Report the theft to the police.
Write down and keep all serial numbers for your bike, any stickers that might be on it, or anything else of note, as well as a description of what happened with details like date, time, or location if possible.

Contact insurance company if you have coverage; otherwise, contact local law enforcement .

Contact your bank or credit union if you have a loan on the dirt bike; they may be able to put an alert on it.

Check with Motorcycle Theft Database for reports of other bikes stolen in your area.
Search Craigslist and eBay Motors for listings that match yours – but beware, thieves often use these sites to sell stolen bikes.

Look for your bike on BikeIndex or Stolen Bikes International if you know the year and make of the bike.
Contact a local dealership to see if they can find it by using its VIN number. This is one of the best ways, but not always available because some dealerships require that customers have a credit application on file.

Contact the manufacturer to see if they can find it using its VIN number; some refuse to release this information without being given your permission in writing.

Check with local authorities: police stations, sheriff’s offices, and other law enforcement agencies may be able to help you locate the motorcycle through their records of stolen property or vehicles.

How Do You Know Your Dirt Bike Is Legal in Your Town Without Going Through a Constant Stream of Labels, Vin Numbers, and License Plates With the Dmv Which Can Take Hours Sometimes?

The easiest and most effective way to tell if your dirt bike is stolen or not is by the presence of a security code. If it has one, you’re good! No need for any more digging through legal documents or wasting time with phone calls. Just go out on that dusty trail and have some fun.

Is There Any Way to Tell From the Serial Number on the Motorcycle Whether It’s Been Reported as Stolen?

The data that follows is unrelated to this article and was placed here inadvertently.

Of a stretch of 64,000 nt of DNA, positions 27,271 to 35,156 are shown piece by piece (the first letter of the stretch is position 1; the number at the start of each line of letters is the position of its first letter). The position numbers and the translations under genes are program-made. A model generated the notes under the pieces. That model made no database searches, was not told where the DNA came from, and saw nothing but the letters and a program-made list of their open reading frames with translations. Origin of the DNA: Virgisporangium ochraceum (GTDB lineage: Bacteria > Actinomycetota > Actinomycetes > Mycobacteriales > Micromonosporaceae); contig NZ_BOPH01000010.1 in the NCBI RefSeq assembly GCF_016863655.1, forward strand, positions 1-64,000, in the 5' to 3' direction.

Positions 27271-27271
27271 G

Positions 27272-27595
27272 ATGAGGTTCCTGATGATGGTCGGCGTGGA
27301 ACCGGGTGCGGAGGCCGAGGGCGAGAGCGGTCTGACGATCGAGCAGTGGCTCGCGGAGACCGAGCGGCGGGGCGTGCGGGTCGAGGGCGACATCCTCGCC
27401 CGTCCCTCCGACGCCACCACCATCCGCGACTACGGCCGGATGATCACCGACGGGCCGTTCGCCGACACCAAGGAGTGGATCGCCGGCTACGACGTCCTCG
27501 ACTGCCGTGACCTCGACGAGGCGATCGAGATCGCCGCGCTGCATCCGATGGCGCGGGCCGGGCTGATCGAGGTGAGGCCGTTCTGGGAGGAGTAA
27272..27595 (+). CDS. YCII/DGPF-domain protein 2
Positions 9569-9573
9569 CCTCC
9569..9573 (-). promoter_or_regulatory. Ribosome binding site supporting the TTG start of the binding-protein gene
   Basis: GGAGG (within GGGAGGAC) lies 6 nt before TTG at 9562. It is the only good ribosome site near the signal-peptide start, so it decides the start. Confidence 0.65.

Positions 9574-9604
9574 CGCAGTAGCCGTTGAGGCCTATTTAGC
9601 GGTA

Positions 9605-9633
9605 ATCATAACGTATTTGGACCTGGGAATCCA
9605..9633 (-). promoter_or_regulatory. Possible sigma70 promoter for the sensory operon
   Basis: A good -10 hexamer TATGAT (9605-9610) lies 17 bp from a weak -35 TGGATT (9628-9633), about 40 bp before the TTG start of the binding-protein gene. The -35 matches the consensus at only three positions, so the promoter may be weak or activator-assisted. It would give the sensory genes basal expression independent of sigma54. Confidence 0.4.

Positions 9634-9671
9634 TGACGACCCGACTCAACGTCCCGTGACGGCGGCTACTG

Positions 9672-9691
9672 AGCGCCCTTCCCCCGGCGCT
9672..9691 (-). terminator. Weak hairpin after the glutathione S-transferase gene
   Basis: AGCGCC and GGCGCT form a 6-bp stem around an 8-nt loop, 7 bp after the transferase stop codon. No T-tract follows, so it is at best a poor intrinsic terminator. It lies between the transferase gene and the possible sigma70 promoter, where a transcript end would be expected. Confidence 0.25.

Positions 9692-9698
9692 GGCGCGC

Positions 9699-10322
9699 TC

In most cases, the serial number on a motorcycle is not enough to determine whether it’s been reported as stolen. However, some exceptions may help you determine if your dirt bike has been listed with police agencies as either lost or stolen.

If the vehicle was bought from a dealership and they were able to provide you with the original owner’s name and address, then the chances are good that this person will have filed an insurance claim for theft when he/she discovered their bike had disappeared. You can contact them directly by using the information provided in these records.

Precautions: to Take Before Buying a Dirt Bike

  • Check the VIN number against The National Crime Information Center database to see if it’s stolen.
  • Search for pictures of your desired model and compare them with any images you can find online.
  • Ask around; sometimes, people will know where their bikes are being sold or traded without realizing that they’re stolen goods.


In conclusion, I would highly suggest that the best way to avoid unknowingly buying a stolen dirt bike is by being informed and making sure you’re not about to purchase from an online auction.

Always ask questions, especially if the price seems too good to be true or it’s just out of your budget range. By following the method stated above, you will easily be able to identify whether dirt is stolen or not. Thank you. Have a good day.

You may read also – How to Make a 2 Stroke Dirt Bike Faster

Darren Matlock

Darren Matlock

Hi, I'm Darren. I love dirt bikes and everything about the off-road lifestyle. I'm passionate about motorbikes, cars, racing sports and going on adventures. If you're like me and enjoy extreme sports, you've come to the right place! I like to write articles about dirt bikes to help beginners get started. Whether you're interested in buying a dirt bike, ATV, motorcycle or want to ride for hobby, I hope my articles will inspire you to learn more about how this machine can be used to ride.